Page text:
Mechanical Refractometer Digital Refractometer
Simplest Design Extended Range
Visually Determine The Shadow Line in a View Finder Improved Resolution
Dedicated Meters for Specific Ranges Removes Visual Uncertainty With Digital Readouts
Temperature Compensation for Measurements is Tricky Automatic Temperature Compensation is Available
Resolution Can Be Poor Some Models Are Extremely Accurate

How To Measure Brix With a Digital Refractometer

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Measuring Brix of cannabis is quick and easy with a digital refractometer such as the HI96800. When taking measurements, keep in mind that you do not have to, nor do you need to, check the Brix of every plant. Try dividing up your plants by quadrant and batch test (that way you have a representative plant from each area of the growing operation).

  1. Turn on the refractometer by pressing the ON/OFF button.
  2. Once on, add a drop of deionized or distilled water (RO water can work in a pinch as well) to the the sample well. (The sample well is the small circular prism in the middle of the metal plate.)
  3. ZERO the instrument by pressing the ZERO button. *TESTING TIP! If you are in a brightly lit area, cup your hand over the sample well to block out excess light!*
  4. Wipe off the prism using a microfiber cloth or kimwipe.
  5. Take several leaves off of the plant you wish to test. Ball them up and squeeze the sap onto the sample well until the little prism circle is covered. (You can also take a small dish and use a spoon to mash the leaves until they release sap).
  6. Press the READ button. *Again, you can cup your hand over the sample well to block out excess light!*
  7. Record your reading.
  8. Wipe the prism off using a microfiber cloth or kimwipe. If sap gets stuck, simply flush the area with some extra water you used for calibration, and then wipe it dry.
  9. You are ready to measure your next sample!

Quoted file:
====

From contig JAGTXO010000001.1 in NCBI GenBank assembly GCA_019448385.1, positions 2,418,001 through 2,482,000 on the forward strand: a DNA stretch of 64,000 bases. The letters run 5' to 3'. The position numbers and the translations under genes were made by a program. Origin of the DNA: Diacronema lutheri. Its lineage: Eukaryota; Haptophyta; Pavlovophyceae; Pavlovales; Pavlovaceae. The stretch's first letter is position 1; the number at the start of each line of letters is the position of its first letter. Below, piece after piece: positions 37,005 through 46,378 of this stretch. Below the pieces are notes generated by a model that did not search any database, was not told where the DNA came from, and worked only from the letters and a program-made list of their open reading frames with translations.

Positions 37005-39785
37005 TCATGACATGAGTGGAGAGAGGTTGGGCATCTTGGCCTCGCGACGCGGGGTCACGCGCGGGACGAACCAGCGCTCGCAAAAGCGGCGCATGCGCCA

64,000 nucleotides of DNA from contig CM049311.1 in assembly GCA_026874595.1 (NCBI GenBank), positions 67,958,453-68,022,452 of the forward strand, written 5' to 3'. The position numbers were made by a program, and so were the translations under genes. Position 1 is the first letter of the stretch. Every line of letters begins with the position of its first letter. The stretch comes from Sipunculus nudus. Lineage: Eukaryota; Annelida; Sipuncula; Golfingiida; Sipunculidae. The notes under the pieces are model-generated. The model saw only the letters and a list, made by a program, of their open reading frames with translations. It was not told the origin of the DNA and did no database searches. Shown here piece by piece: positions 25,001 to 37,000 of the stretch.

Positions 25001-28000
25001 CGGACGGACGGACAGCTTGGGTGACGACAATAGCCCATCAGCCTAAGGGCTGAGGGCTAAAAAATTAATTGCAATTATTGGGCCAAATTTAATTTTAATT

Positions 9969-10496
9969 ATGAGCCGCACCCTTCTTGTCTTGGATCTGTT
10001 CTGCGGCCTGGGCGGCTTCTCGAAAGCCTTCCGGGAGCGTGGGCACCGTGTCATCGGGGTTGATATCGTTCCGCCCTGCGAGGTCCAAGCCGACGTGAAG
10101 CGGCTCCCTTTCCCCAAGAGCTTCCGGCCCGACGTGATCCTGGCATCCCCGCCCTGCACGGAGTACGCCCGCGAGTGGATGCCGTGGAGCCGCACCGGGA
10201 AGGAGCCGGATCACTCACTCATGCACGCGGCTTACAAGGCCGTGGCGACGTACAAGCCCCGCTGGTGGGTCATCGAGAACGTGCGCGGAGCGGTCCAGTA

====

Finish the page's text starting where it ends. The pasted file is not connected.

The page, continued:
BUY NOW

The Brix Testing is Done - Now What?

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It depends on what your Brix readings were at! Were they on par with being at least 12-15% Brix? Did you test when you suspected that the plants were ready for harvest? Then you should be good to go. If your Brix numbers aren't where they should be, there are some remedial steps you can take.

How to Boost Brix in Cannabis Plants

Low Brix in mature plants typically points to the cannabis missing a key growth factor - air, light, temperature, and nutrients. Strong grow lights can help stimulate higher levels of photosynthesis. The amount of light used should be tailored throughout the growth cycle to stimulate flowering as well. Keeping humidity and temperature levels up can aid in boosting Brix. In addition to tailoring the light schedule, the same should be done for watering and feeding the plants.

Commercial soil and hydroponic supplements are available to aid in the nutrition realm of growing cannabis. Some growers even add some molasses to their grow mixture ahead of the flowering time to boost Brix. Remineralization of soils can help your cannabis uptake trace minerals as well as key nutrients. Trace elements help lay the basis for successful photosynthesis. Checking your potassium to nitrate ratio could be key to keeping your plants well fed. If you have too many nitrates, the cannabis plants will actually have to use their stored sugars to process the excess nitrates. Humic, fulvic, and amino acids are known as activators, and can influence how your plants uptake nutrients such as iron and calcium (these are needed for photosynthesis to happen). Seaweed extracts can boost the micronutrients plants need to stimulate their cell growth.

Final Tips

Tip #1

Test the Brix in one plant, or in one area, apply a treatment, and then recheck the Brix later on in the day. If the treatment has a positive influence, then you know it is safe to apply to the rest of the crop.

Tip #2

Take your time and get to know the strains of cannabis that you are growing. Every varietal is different!

Tip #3

Charting your results can help you not only know when to harvest, but it can help you to troubleshoot issues. For example, did you apply a new nutrient solution, and then you saw a drop in Brix? Then maybe that solution isn't quite right for your crop.

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Got Questions?

For more information regarding how Hanna Instruments can help you with your testing needs, contact us, as sales@hannainst.com or 1-800-426-6287.